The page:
# Question d6345

Aug 27, 2016

One hour.

#### Explanation:

Here's how you can answer this question by using an intuitive approach.

Notice that you have a $1 : 1$ mole ratio between $\text{A}$ and $\text{B}$. This means that every mole of $\text{A}$ that reacts produces $1$ mole of $\text{B}$.

Consequently, when $0.60$ moles of $\text{B}$ are produced, $0.60$ moles of $\text{A}$ are consumed.

For the first trial, you start with $0.80$ moles of $\text{A}$ and end up with

$\text{0.80 moles A " - overbrace("0.60 moles A")^(color(blue)("consumed to produce B")) = "0.20 moles A}$

This is equivalent to saying that in one hour, you end up with

(0.20 color(red)(cancel(color(black)("moles A"))))/(0.80color(red)(cancel(color(black)("moles A")))) xx 100 = 25%

of your initial amount of $\text{A}$. Now look what happens when you use the same approach to calculate the amount of $\text{A}$ that remains unconsumed in the second trial.

$\text{0.90 moles A " - overbrace("0.675 moles A")^(color(blue)("consumed to produce B")) = "0.225 moles A}$

Once again, you'll have

(0.225 color(red)(cancel(color(black)("moles"))))/(0.90color(red)(cancel(color(black)("moles")))) xx 100 = 25%#

This can only mean that the time needed in the second trial is equal to the time needed in the first trial.

Why is that the case?

Your reaction is first order, which means that the rate of the reaction varies linearly with the concentration of $\text{A}$.

This means that the rate of the reaction depends exclusively on the initial amount, ${\left[\text{A}\right]}_{0}$, and the final amount, ${\left[\text{A}\right]}_{t}$, of the reactant, as shown by the integrated rate law that describes a first-order reaction

$\textcolor{b l u e}{| \overline{\underline{\textcolor{w h i t e}{\frac{a}{a}} \ln \left(\left({\left[\text{A"]_t)/(["A}\right]}_{0}\right)\right) = - k \cdot t \textcolor{w h i t e}{\frac{a}{a}} |}}}$

Here

$k$ - the rate constant for the reaction at a given temperature

So as long as the ratio between ${\left[\text{A}\right]}_{t}$ and ${\left[\text{A}\right]}_{0}$ is the same for two or more trials, the time needed to get from ${\left[\text{A}\right]}_{0}$ to ${\left[\text{A}\right]}_{t}$ must also be the same.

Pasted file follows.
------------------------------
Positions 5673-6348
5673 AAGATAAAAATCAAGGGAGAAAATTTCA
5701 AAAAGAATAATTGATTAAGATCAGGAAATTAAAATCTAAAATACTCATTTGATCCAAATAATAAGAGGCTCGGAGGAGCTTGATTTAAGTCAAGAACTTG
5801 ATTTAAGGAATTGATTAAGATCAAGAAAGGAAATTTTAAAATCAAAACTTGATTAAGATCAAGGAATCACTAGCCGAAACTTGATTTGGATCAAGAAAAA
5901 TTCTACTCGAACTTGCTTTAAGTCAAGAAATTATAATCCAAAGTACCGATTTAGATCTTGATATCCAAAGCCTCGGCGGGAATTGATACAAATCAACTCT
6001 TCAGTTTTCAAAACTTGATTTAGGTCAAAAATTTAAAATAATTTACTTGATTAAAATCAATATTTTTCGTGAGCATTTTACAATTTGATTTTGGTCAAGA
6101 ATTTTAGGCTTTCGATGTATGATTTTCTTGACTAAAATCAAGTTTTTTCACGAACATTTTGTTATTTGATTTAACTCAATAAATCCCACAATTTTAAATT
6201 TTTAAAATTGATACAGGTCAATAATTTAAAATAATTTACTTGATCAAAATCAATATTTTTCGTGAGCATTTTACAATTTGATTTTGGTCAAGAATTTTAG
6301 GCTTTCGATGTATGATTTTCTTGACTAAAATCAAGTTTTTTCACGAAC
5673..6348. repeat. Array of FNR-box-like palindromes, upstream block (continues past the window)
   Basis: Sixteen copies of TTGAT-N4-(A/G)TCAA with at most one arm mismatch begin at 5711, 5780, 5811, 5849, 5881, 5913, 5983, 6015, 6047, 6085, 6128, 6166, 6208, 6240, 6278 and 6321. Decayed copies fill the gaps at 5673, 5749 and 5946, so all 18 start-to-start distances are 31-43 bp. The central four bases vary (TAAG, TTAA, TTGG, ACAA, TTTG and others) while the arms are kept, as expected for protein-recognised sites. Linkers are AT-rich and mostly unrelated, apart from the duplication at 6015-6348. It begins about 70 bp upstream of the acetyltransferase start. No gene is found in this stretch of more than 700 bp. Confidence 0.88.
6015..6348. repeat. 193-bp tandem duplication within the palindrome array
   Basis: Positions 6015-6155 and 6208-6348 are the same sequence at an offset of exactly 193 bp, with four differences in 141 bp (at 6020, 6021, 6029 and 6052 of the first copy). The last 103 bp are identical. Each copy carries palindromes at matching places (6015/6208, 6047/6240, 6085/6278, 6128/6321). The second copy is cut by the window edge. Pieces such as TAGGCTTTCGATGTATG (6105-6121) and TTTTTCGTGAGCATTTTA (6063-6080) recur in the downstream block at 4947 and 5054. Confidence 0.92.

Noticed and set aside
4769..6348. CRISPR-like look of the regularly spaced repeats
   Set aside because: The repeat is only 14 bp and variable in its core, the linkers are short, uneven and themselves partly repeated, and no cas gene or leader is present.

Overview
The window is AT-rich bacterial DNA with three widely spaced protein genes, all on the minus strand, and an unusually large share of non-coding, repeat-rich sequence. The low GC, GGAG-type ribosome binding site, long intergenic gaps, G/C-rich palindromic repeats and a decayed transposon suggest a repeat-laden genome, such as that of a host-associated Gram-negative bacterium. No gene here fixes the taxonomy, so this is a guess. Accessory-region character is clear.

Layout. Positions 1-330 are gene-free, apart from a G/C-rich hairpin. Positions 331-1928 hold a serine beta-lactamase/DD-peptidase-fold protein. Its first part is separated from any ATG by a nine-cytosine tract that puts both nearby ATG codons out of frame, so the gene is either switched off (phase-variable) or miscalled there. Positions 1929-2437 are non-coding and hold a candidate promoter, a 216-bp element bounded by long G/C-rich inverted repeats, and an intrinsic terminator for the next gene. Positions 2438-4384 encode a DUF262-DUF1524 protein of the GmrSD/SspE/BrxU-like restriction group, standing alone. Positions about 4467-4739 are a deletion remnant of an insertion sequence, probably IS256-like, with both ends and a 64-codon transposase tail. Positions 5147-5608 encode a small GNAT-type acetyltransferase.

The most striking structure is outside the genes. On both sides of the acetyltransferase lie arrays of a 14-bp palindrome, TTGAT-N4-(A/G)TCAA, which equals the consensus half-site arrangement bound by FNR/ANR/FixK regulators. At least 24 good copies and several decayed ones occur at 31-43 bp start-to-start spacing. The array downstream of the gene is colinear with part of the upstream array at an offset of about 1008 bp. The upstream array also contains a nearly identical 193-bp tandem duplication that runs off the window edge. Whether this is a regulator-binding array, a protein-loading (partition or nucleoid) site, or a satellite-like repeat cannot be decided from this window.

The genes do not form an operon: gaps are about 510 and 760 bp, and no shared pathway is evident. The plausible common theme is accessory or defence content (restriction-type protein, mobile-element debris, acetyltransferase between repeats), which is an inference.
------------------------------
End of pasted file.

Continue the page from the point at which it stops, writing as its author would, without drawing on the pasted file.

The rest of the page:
$\textcolor{w h i t e}{a}$

ALTERNATIVE APPROACH

Another important thing to remember about first-order reactions is that the half-life of the reaction, ${t}_{\text{1/2}}$, is independent of the initial concentration of the reactant.

Simply put, a first-order reaction always has the same half-life, which is the time needed for half of the reactant to be consumed, regardless of the initial concentration of said reactant.

Look at this first trial. You start with $0.80$ moles of $\text{A}$. The half-life here would correspond to

${t}_{\text{1/2 " -> "0.80 moles A"/2 = "0.40 moles A}}$

Notice that a second half-life must pass in order to get to $0.20$ moles of $\text{A}$

${t}_{\text{1/2 " -> "0.40 moles A"/2 = "0.20 moles A}}$

So, it takes one hour for two half-lives to pass, which can only mean that the half-life is

${t}_{\text{1/2" = "1 h"/2 = "30 min}}$

Now look at the second trial. You know that the half-life is constant, which means that it takes

${t}_{\text{1/2" = "30 min " -> "0.90 moles A"/2 = "0.45 moles A}}$

${t}_{\text{1/2" = "30 min " -> "0.45 moles A"/2 = "0.225 moles A}}$

Once again, two half-lives pass, so the total time needed will be

$t = 2 \times {t}_{\text{1/2" = 2 xx "30 min" = "1 h}}$